• You could keep your fingers crossed and wait 31 days before purchasing additional shares of e-garbage.com. Remember, once 31 days pass from the date your sold the stock, the wash sale rules no longer apply.

  • You could purchase stock in a similar company. After selling e-garbage.com, you could have purchased an equivalent amount of e-trash.com and still claim the $9,500 loss you realized.

Mistake #2: Keeping your tax money invested right up until the 4/15/00 deadline

During the past four or five years, people have forgotten that investing in the stock market can be risky and that you can actually lose money if the stocks your invest in go down in value.

Take a look at the following true story. We had a client who had a great year investing in various stocks during 1999. This client started the year with a stock portfolio worth $20,000 and ended the year with a portfolio worth $100,000. This client was a short-term investor, never holding onto a stock for more than a month. Additionally, this client had no additional non-retirement account money except for this stock portfolio.

Since this client held none of his investments for more than a year, his combined federal and state tax liability on the $80,000 of short-term capital gains was $28,000, which he needed to pay on 4/15/00.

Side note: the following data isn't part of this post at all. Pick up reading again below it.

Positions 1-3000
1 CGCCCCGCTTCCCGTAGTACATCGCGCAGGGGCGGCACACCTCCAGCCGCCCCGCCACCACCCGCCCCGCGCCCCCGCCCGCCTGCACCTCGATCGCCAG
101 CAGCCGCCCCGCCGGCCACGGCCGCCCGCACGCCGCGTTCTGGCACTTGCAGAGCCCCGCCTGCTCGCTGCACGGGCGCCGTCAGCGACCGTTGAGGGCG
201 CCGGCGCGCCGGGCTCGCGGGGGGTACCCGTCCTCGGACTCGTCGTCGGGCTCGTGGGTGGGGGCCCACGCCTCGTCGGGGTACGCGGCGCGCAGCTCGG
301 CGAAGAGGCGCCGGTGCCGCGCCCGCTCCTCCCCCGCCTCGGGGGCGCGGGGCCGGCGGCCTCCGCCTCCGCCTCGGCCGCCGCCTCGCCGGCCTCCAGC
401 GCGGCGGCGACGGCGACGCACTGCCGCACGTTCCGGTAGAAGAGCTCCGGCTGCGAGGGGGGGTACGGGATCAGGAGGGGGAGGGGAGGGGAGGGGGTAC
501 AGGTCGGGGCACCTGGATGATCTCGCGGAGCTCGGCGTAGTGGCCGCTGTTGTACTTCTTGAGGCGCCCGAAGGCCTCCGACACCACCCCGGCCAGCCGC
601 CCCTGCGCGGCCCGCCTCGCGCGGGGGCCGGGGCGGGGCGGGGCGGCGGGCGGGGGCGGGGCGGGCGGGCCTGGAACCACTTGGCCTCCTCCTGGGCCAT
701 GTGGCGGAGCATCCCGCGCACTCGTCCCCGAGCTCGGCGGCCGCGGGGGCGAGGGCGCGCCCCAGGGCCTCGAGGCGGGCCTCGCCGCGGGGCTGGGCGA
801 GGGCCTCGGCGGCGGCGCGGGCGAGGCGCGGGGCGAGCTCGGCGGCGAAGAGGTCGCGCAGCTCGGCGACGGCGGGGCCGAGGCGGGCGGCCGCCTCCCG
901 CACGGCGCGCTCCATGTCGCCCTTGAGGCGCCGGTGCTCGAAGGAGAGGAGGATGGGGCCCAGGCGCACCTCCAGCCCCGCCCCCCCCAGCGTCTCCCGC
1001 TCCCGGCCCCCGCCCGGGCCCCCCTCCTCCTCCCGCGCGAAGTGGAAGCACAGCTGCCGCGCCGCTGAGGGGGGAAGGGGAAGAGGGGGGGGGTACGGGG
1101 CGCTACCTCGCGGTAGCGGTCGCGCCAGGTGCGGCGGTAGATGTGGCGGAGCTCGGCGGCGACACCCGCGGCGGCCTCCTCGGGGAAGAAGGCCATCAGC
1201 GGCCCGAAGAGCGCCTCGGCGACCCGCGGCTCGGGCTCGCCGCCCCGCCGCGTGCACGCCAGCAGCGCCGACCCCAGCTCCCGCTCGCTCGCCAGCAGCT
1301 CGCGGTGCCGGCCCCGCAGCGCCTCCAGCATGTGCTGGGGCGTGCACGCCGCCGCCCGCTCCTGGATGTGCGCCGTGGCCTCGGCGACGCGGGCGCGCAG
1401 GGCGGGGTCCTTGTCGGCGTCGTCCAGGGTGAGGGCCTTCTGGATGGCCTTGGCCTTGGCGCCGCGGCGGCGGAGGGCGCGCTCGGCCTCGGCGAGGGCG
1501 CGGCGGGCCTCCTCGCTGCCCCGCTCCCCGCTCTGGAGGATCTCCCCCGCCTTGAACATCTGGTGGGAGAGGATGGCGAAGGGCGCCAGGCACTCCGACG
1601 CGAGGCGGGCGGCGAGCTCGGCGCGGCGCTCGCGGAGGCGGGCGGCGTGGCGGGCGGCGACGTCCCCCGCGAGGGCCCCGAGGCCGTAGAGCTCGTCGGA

Now for the problem. On January 1, 2000, this client did not set aside $28,000 from his investment portfolio to pay his taxes. Instead, he kept the $100,000 fully invested. Well, if your remember correctly, the stock market (especially NASDAQ) took it on the chin during the first few weeks of April, and on April 15th, our client's stock portfolio was only worth $45,000. He had to liquidate more than half of his portfolio to pay his taxes. On April 16, 2000, his portfolio, which was worth $20,000 on January 1, 1999, was only worth $17,000, which represents a decrease of 15%.